Think as You Read (Page no. 59)
Question 1. What does the writer mean by ‘the fiery misery’ of those subjected to make-up’?
Answer: The heat produced by the lights in the make-up room brought about a lot of discomfort to the actors in the make-up room. Hence the writer refers to this pain and trouble as ‘fiery misery’.
Question 2. What is the example of national integration that the author refers to?
Answer: The make-up division of the Gemini Studios was an example of national integration. According to the author, this is so because people from different regions and religious groups worked together in the same department. The department was headed by a Bengali who was succeeded by a Maharashtrian. The other helpers included a Dharwar Kannadiga, an Andhra, a Madras Indian Christian, an Anglo-Burmese and the local Tamils.
Question 3. What work did the ‘office boy’ do in the Gemini Studios? Why did he join the studios? Why was he disappointed?
Answer: The office boy applies make-up on the players who played the crowd. On the days of crowd shooting, he would mix his paint in a big vessel and apply it quickly and noisily on the faces of the players. He had joined the studios with the hope of becoming a star actor or a screen writer, director or lyrics writer. He was disappointed because he failed and remained only a ‘boy’.
Question 4. Why did the author appear to be doing nothing at the studios?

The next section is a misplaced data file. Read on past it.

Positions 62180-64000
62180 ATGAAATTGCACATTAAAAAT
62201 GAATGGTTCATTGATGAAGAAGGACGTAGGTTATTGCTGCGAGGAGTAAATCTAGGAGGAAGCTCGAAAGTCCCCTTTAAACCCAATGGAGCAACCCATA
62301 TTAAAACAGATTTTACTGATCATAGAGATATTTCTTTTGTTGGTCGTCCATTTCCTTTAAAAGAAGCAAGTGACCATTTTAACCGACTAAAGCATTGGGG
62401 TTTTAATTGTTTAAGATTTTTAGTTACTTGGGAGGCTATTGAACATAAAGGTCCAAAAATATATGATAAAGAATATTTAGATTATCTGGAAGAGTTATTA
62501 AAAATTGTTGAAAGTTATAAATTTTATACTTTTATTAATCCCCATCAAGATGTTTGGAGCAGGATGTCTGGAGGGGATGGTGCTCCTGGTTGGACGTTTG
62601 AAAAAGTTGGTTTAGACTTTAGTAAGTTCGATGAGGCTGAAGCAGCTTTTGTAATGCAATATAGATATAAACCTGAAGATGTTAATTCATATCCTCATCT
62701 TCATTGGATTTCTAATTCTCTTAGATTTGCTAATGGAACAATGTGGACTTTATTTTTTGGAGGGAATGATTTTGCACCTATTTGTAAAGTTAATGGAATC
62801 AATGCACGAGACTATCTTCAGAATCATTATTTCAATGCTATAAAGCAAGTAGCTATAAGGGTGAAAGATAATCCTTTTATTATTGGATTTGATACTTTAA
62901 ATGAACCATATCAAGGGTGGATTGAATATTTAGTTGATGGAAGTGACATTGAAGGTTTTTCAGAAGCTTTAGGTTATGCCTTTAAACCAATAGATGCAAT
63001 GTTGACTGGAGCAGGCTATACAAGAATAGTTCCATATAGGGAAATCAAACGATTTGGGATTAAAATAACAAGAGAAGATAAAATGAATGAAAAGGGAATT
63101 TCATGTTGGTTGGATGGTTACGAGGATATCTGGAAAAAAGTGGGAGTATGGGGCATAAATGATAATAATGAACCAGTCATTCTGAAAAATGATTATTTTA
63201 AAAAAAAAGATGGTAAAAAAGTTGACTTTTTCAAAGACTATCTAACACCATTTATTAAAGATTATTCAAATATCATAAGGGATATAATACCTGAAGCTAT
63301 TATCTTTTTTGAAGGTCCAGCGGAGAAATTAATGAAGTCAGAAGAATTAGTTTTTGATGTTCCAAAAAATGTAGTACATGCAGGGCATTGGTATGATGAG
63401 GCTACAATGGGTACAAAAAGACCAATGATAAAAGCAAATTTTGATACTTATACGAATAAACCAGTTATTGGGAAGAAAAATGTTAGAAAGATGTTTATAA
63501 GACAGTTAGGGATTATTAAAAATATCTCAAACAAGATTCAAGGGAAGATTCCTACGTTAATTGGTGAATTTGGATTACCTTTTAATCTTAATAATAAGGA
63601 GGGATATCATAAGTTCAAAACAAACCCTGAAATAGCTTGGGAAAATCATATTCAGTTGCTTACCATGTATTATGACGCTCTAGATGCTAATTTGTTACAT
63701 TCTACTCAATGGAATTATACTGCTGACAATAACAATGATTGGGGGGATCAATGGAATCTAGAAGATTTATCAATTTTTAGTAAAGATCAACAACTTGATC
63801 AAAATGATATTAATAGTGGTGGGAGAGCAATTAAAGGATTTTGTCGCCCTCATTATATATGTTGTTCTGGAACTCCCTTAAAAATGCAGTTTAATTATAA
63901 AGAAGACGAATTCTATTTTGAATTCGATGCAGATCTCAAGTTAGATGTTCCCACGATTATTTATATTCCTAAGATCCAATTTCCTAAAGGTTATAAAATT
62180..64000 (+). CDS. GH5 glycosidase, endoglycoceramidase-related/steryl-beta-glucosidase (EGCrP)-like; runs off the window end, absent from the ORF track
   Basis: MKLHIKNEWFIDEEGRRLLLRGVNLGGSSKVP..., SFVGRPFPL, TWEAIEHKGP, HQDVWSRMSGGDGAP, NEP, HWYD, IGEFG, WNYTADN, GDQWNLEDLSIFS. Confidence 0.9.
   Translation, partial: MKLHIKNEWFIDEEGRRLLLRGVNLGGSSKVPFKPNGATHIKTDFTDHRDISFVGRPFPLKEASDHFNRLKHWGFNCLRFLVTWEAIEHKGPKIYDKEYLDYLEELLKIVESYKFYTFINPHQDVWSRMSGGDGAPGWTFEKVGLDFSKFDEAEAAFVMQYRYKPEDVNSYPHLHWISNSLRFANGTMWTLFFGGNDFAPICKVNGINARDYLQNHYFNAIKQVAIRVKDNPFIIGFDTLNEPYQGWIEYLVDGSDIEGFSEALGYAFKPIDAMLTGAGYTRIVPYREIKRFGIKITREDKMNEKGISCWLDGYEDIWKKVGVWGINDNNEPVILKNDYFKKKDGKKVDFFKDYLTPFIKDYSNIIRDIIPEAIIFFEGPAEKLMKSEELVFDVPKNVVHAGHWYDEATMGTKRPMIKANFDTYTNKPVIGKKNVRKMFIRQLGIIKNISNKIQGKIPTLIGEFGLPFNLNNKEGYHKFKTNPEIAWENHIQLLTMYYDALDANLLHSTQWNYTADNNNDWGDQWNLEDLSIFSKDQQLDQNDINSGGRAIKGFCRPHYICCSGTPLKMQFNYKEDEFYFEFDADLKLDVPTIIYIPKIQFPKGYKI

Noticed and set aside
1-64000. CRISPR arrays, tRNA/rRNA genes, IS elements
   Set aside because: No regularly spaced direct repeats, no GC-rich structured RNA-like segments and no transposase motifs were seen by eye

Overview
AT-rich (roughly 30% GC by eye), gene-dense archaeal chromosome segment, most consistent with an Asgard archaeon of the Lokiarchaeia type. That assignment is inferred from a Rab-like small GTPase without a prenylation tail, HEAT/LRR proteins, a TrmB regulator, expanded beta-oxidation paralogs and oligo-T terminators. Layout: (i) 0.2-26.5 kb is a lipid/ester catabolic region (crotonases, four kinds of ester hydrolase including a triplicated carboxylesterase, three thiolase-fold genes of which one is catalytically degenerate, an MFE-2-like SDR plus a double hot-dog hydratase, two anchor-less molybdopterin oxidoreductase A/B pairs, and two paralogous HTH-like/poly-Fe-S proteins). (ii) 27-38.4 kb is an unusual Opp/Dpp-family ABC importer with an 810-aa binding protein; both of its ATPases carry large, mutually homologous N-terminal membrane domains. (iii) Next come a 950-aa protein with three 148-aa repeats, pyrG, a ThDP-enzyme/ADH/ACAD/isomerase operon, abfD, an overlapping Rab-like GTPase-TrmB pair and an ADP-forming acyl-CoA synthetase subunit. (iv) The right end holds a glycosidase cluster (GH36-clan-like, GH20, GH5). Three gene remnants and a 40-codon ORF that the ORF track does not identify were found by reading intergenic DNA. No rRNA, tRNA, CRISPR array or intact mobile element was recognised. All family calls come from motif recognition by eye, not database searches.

Answer: The author’s duty was to cut out newspaper clippings on a wide variety of subjects and store them in files. Many of these had to be written out in hand. The onlookers noticed him merely tearing up newspapers. Hence to them he seemed to be doing next to nothing.
Think as You Read (Page no. 61)
Question 1. Why was the office boy frustrated? Who did he show his anger on?
Answer: The office boy was frustrated because despite getting a good opening, he remained only an office boy. He had had a good formal education and would write poetry also. But his great literary talent was being allowed to go waste. He showed his anger on Kothamangalam Subbu, the No. 2 at Gemini Studios.
Question 2. Who was Subbu’s principal?
Answer: Mr. S.S Vasan, the founder of the Gemini Studios, was Subbu’s principal.
Question 3. Subbu is described as a many-sided genius. List four of his special abilities.
Answer: Four Special abilities of Subbu:
(i) Subbu had the ability to look cheerful at all times.
(ii) His sense of loyalty made him turn his entire creativity to his principal’s advantage: Film-making was quite easy with Subbu around
(iii) He was literary inclined too-a poet and novelist. He was an amazing actor.
(iv) He had a charitable and loving nature.
Question 4. Why was the legal adviser referred to as the opposite by others?
Answer: The lawyer was in the Story Department. He was officially known as the legal adviser. However, his actions did nobody any good. He had unwittingly brought to an end the career of a promising young actress. Hence he was referred to as the opposite by others.
Question 5. What made the lawyer stand out from the others at Gemini Studios?
Answer: The lawyer’s dress that he wore made him stand out from the others. He wore a pant, a tie and sometimes a coat also. Others put on a khadi dhoti with a slightly oversized and clumsily tailored white khadi shirt, which looked like everyone’s uniform.